Here’s another instalment of Through the Decades, our summer feature going back through film history a decade at a time.
1999 facts and figures:
Top 5 Money-Makers (US):
Star Wars, Episode 1: The Phantom Menace
The Sixth Sense
Toy Story 2
Austin Powers 2: The Spy Who Shagged Me
Best Film Oscar: American Beauty
Best Actor Oscar: Kevin Spacey, American Beauty
Best Actress Oscar: Hilary Swank, Boys Don’t Cry
Cannes Festival ‘Golden Palm’: Rosetta (Belgium)
“You can stop waiting for the future of movies. It’s already here,” raved Entertainment Weekly in November 1999, trumpeting the last year of the 20th century as “the year that changed movies”. It made sense at the time – especially if we’re talking American cinema, which is what EW had in mind.
From January, when The Blair Witch Project premiered at Sundance, hyping its found-footage nightmare in audacious new ways and becoming the most profitable film of all time, to December, when Paul Thomas Anderson – not yet 30 – made the three-hour epic Magnolia, US filmmakers seemed to be on a quest to rip up every possible rulebook. Even the year’s biggest hits aimed to unsettle the audience, including a ghost story with a shocking twist and a sci-fi/action hybrid that completely upended the genre. (Both of its then-male directors have since transitioned into women, an appropriate factoid for a film that broke so many barriers.)
Maybe we all somehow managed to escape the Matrix for a year – because the change (or whatever it was) wasn’t permanent. Just as the Y2K bug turned out to be a false alarm, so the year 2000 went back to business as usual, leaving us to wrestle with our own Tyler Durdens, catch our collective breath after the post-Tarantino time-bending of Go and The Limey, and wonder: Did we really just watch a film where a puppeteer finds a portal literally into the head of actor John Malkovich? Pundits hoped JM might win an Oscar, just to hear the presenter say: ‘The Oscar goes to John Malkovich… for being John Malkovich!’; alas, that didn’t happen – but the movie still makes our very competitive Top 10. Here it is, along with 15 other films that marked the year:
1. TOPSY-TURVY. W.S. Gilbert – a difficult man, but a librettist of genius – recites ‘Our Great Mikado, Virtuous Man’ to his unhappy wife, then is too uptight to accept her dutiful praise (“Highly amusing, Willie”; “Fatuous!”). He and Sullivan compose The Mikado in Mike Leigh’s stone-cold masterpiece, a Victorian fable both clear-eyed and utterly joyous.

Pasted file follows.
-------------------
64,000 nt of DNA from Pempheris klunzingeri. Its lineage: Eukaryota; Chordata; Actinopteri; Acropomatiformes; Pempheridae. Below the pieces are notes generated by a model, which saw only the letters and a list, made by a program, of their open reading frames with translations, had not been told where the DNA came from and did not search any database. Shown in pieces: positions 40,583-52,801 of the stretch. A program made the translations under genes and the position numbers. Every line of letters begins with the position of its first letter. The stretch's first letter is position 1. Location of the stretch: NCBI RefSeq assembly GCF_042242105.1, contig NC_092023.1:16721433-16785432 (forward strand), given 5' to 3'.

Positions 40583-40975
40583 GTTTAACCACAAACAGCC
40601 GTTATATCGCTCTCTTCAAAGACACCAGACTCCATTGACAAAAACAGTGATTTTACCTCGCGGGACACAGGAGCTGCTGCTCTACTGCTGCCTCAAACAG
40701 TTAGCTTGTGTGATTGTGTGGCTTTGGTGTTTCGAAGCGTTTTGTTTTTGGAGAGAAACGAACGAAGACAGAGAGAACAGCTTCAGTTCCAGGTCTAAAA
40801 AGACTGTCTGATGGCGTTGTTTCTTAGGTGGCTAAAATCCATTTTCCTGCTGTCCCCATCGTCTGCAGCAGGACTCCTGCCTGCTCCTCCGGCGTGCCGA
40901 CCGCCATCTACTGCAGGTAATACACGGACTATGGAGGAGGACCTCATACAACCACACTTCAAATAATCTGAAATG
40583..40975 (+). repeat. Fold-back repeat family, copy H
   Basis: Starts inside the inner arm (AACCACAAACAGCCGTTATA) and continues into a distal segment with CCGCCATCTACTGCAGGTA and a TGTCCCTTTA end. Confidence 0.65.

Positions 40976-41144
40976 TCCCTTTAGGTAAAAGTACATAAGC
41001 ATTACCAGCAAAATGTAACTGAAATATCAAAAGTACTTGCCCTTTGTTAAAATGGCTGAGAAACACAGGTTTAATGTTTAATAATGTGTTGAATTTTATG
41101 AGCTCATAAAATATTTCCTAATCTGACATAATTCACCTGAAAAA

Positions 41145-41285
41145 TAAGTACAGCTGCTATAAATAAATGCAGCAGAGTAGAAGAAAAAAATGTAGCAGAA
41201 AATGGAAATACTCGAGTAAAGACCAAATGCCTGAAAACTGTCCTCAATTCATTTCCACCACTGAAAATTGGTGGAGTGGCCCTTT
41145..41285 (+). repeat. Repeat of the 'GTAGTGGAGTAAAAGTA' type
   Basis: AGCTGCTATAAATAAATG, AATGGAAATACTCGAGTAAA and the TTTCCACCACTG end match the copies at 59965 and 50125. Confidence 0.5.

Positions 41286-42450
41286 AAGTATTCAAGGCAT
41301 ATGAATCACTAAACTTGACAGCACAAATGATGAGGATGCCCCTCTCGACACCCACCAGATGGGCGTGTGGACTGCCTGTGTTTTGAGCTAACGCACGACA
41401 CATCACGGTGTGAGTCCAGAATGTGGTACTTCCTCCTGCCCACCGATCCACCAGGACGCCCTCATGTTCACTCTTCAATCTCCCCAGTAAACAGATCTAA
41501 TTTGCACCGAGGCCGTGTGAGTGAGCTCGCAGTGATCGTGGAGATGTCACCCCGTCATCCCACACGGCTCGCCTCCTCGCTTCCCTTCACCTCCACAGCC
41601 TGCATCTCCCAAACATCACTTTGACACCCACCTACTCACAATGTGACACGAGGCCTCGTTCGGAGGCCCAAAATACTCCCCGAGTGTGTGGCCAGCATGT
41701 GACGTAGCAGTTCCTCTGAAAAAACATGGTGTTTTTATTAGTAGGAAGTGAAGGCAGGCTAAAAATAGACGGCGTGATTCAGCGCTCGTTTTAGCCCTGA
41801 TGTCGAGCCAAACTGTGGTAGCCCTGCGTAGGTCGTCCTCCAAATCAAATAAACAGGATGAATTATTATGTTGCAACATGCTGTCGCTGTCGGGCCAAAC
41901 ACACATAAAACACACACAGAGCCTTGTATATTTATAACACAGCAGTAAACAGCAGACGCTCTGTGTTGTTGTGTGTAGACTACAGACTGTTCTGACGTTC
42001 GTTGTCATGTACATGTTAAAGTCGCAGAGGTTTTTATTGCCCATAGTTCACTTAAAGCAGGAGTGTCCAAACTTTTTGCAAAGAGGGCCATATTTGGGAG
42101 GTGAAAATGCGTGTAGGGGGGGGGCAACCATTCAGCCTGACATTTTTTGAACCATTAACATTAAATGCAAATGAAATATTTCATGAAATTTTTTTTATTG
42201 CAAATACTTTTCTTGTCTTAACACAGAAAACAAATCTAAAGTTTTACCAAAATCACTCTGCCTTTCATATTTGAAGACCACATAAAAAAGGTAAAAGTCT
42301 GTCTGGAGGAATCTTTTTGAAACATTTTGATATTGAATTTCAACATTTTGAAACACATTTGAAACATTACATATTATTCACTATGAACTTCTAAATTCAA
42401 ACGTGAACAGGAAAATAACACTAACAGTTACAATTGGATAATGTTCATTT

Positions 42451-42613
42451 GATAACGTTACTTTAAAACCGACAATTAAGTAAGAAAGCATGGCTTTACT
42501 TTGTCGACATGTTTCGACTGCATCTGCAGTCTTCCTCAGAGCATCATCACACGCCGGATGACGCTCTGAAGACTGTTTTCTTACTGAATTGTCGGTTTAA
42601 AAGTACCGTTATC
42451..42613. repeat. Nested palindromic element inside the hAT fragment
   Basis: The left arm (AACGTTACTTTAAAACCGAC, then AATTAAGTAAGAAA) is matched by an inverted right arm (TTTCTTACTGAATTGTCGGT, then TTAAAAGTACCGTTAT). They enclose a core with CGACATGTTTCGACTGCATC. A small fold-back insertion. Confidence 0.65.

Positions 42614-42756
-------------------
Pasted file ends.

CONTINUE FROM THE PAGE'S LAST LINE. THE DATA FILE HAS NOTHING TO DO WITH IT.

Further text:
2. FIGHT CLUB. “The first rule of Fight Club is, you do not talk about Fight Club”. Yeah, okay, but listen… “The second rule of Fight Club is, you DO NOT talk about Fight Club!”. Can we at least mention that the packed, rapid-fire style was exhilarating at the time? Because it was.
3. MAGNOLIA. A rain of frogs. A child prodigy. A dying patriarch. Tom Cruise as the world’s scariest motivational speaker: “Respect the cock!”.
4. THE STRAIGHT STORY. David Lynch in a change of pace, taking a stubborn old man on a lawnmower – the true story of wandering septuagenarian Alvin Straight – and finding a lifetime of gentle regret. And not a dry eye in the house.
5. EYES WIDE SHUT. Sexiest film of all time? Forget the hype – just a dreamlike, haunting vision of New York, Shostakovich and a marriage in crisis.
6. THE BLAIR WITCH PROJECT. Scariest film of all time? Forget the hype – just a dank, disturbing vision of the woods, the darkness and everything that lurks within.
7. MR. DEATH: THE RISE AND FALL OF FRED A. LEUCHTER, JR. Fred A. Leuchter, death-machine designer and Holocaust denier. The least-known film on this list is a sly, non-judgmental documentary on a confused – or actually evil? – man.
8. SOUTH PARK: BIGGER, LONGER AND UNCUT. Toe-tapping tunes meet crappy animation and potty-mouthed, take-no-prisoners satire in what’s probably – against all possible odds – the best movie musical of the 90s. How do they do it? “It’s easy, m’kaaay.”
9. THE TALENTED MR. RIPLEY. Not quite Patricia Highsmith’s Ripley, but it hardly matters: a magnificently tense psychological thriller about a nonentity who dares to challenge his betters. Existential ennui? That’s in there too.
10. BEING JOHN MALKOVICH. “Malkovich, Malkovich!”
15 OTHER MUST-SEE FILMS FROM 1999
ALL ABOUT MY MOTHER (Pedro Almodovar)
AMERICAN BEAUTY (Sam Mendes)
AUDITION (Takashi Miike)
BEAU TRAVAIL (Claire Denis)
ELECTION (Alexander Payne)
GO (Doug Liman)
THE INSIDER (Michael Mann)
THE LIMEY (Steven Soderbergh)
THE MATRIX (The Wachowski Brothers)
OFFICE SPACE (Mike Judge)
THE SIXTH SENSE (M. Night Shyamalan)
THE TALENTED MR. RIPLEY (Anthony Minghella)
THREE KINGS (David O. Russell)
TOY STORY 2 (John Lasseter)
THE VIRGIN SUICIDES (Sofia Coppola)